As a first step, we linearize Eqs. (9)(12), to study smallamplitude harmonic waves of frequency and wavenumber . The linear dispersion relation for electronacoustic waves then reads:
We note the appearance of a normalized dependent screening factor (scaled Debye wavenumber) in the denominator, defined by
From Eq. (14), we see that the frequency , and hence also the phase speed, increases with higher temperature ratio . However, this is usually a small correction to the dominant first term on the righthand side of (15). For large wavelength values (small ), the phase speed is given by
(17) 
However, we should recall from kinetic theory[1,2,3,5] that both for very long wavelengths ( ) and very short wavelengths ( ), the wave is strongly damped, and thus these limits may be of academic interest only. The mode is weakly damped only for intermediate wavelength values, where its acoustic nature is not manifest. [1,2,3,5,29] Here, is the cool electron Debye length.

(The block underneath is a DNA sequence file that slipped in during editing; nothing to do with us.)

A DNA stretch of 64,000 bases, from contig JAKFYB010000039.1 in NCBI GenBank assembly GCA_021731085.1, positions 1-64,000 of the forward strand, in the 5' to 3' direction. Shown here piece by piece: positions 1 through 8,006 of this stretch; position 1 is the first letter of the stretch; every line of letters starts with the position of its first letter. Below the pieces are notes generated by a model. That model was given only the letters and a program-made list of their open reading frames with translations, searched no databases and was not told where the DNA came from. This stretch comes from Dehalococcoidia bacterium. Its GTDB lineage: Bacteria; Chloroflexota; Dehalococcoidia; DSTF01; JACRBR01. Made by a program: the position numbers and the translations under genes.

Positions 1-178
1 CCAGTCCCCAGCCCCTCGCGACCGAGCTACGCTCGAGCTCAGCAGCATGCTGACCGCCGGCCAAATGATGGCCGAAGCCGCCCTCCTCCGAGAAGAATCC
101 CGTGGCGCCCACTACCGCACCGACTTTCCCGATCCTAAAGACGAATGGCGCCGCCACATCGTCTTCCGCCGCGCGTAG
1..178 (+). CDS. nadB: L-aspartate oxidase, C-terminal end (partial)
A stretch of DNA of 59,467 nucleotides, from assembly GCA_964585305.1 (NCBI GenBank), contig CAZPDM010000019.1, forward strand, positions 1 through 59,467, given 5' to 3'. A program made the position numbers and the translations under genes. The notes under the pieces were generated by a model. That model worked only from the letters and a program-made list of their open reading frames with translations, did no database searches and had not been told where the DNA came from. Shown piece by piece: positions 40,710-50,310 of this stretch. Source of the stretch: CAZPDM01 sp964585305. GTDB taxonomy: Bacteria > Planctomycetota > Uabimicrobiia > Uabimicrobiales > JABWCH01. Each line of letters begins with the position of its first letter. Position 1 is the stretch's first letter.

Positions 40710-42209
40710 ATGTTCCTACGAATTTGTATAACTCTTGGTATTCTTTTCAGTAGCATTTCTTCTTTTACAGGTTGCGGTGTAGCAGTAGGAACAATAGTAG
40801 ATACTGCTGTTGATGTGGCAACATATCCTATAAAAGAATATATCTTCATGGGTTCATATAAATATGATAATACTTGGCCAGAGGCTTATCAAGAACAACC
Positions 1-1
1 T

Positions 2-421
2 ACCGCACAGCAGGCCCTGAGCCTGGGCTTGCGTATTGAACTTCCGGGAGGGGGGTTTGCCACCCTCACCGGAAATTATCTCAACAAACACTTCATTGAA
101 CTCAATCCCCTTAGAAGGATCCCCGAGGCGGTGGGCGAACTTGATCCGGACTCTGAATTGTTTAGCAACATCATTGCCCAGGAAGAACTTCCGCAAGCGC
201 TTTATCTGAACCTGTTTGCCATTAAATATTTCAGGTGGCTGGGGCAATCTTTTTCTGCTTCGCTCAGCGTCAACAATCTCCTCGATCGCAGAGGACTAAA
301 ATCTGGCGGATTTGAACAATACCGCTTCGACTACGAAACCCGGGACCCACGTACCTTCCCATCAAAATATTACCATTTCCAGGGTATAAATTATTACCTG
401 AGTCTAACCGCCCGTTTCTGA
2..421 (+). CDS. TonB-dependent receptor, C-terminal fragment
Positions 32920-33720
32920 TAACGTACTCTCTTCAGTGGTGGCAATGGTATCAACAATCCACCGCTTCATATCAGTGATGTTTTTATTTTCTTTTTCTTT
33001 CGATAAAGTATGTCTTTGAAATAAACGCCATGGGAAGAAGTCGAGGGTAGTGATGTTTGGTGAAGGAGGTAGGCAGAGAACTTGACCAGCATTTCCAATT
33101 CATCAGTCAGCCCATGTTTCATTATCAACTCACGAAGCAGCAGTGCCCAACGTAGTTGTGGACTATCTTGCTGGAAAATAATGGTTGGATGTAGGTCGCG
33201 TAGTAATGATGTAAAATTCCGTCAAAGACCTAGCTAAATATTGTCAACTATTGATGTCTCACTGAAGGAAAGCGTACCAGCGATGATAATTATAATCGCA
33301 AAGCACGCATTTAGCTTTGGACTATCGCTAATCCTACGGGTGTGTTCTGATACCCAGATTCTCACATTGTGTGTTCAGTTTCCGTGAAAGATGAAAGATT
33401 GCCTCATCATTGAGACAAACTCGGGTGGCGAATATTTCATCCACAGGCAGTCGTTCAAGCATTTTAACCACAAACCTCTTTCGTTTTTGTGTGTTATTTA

Restoring dimensions for a moment, the dispersion relation becomes
It appears appropriate to compare the above results with earlier results, in the linear regime. First of all, we note that Ref. [5] has adopted a kinetic description of electronacoustic waves in suprathermal plasmas. For this purpose, Eq. (18) may be cast in the form,
In Figure 1, we depict the dispersion curve of the electronacoustic mode, showing the effect of varying the values of the spectral index and the density ratio . It is confirmed numerically that the phase speed () increases weakly with a reduction in suprathermal particle excess, as the Maxwellian is approached, and that there is a significant reduction in phase speed as the plasma model changes from one in which the cool electrons dominate, to one which is dominated by the hot electron density.
Ashkbiz Danehkar